No, this isn’t a post about the Middle East, but rather about the small ways in which something as simple as buying gas can be quite a different experience here in Taiwan than in the states.
For one thing, every station here is full service. I say “full service” but they won’t actually do anything useful like clean your windows or check your oil, as they do at full service gas stations in New Jersey. Still, you don’t need to get out of your car to get filled up.
The second big difference is that you always get free gifts when you buy gas. Usually these are in the form of either water bottles or tissues, but lately some stations offer a choice of toothpaste, dishwashing detergent, and other household items. In Hualian there are a few gas stations owned by the local sugar factory, and there you always get bags of free sugar. Now, I don’t trust the bottled water they give you, I certainly don’t need boxes and boxes of free tissues, and we never cook with sugar, but it is hard to say no, so I often end up with tons of this stuff sitting in my car.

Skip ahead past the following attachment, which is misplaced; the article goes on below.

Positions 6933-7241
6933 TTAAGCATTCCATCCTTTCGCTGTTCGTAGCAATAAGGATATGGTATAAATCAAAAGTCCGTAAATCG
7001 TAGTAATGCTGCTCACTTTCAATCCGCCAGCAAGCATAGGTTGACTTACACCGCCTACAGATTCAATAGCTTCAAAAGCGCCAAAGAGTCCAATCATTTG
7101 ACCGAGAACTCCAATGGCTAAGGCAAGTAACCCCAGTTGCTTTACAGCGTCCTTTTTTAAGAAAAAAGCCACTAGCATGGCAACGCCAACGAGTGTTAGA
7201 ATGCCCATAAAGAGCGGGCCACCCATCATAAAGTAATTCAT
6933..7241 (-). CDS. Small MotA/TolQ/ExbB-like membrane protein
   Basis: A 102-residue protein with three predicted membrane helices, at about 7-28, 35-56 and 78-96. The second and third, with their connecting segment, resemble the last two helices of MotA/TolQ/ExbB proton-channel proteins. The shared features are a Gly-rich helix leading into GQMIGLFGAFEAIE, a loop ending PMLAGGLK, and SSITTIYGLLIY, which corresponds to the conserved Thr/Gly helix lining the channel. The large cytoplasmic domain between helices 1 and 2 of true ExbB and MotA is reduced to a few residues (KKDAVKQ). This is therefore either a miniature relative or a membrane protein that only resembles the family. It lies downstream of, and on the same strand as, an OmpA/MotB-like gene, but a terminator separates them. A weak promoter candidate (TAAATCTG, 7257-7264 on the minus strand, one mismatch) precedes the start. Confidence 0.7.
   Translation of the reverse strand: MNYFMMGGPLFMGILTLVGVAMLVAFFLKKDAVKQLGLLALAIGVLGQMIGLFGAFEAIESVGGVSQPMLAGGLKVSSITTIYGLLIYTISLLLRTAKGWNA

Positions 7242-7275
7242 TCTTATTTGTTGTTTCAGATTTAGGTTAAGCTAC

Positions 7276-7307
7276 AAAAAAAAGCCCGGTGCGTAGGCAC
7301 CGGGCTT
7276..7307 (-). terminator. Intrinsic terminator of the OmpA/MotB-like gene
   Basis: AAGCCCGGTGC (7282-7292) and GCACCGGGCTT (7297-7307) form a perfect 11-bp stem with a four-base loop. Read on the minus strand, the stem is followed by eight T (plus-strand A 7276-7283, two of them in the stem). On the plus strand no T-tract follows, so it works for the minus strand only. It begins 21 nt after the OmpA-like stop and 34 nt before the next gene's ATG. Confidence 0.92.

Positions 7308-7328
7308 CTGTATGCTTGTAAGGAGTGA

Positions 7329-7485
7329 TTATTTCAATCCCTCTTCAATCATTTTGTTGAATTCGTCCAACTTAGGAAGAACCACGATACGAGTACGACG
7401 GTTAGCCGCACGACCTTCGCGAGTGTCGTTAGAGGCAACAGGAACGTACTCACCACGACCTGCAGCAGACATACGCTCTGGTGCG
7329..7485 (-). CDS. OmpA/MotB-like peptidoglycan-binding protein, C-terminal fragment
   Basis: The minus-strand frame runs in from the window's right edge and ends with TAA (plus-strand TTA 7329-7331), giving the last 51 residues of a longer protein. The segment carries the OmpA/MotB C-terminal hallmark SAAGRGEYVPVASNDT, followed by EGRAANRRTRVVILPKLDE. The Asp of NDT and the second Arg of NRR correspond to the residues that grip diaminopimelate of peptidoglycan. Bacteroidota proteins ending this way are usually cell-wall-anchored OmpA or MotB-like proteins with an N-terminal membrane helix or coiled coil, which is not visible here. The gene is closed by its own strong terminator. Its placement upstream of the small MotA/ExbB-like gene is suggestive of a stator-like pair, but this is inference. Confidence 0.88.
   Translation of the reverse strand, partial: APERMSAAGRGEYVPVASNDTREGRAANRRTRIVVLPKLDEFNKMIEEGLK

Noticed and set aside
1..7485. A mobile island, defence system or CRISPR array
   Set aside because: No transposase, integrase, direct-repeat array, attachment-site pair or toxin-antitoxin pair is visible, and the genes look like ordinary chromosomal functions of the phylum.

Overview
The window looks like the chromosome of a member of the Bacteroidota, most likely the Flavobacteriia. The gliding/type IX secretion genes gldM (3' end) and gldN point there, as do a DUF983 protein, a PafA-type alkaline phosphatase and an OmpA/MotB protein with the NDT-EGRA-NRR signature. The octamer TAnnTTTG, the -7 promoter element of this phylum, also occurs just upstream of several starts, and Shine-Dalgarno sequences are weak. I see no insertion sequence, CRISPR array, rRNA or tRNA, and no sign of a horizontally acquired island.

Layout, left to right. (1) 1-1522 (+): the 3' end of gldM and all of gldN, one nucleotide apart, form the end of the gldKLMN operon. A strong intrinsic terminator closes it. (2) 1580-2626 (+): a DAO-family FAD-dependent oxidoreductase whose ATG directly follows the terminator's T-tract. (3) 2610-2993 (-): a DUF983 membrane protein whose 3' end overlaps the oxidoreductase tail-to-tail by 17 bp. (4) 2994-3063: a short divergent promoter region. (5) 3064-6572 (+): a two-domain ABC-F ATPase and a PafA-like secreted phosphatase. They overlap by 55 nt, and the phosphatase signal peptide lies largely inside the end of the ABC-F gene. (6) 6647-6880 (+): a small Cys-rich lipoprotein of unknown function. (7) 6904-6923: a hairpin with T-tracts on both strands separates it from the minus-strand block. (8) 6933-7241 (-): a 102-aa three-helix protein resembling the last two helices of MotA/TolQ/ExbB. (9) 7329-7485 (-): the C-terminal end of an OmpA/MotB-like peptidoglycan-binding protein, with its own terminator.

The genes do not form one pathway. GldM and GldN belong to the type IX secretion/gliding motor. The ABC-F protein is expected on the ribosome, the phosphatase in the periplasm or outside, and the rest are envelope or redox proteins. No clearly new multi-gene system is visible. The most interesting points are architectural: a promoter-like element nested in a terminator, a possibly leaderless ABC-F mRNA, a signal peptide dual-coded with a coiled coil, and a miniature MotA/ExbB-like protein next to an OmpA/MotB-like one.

The gas station owned by the local sugar company is run by a very jolly family. Jolly is an understatement. As Shashwati put it, “they practically elbow you in the ribs.” Last time the father grabbed his round teenage daughters who work for him and asked me how they could possibly be his daughters since they were so fat. I suggested that his belly wasn’t so small either, and that nearly brought him to his knees with laughter. They gave us two packs of sugar.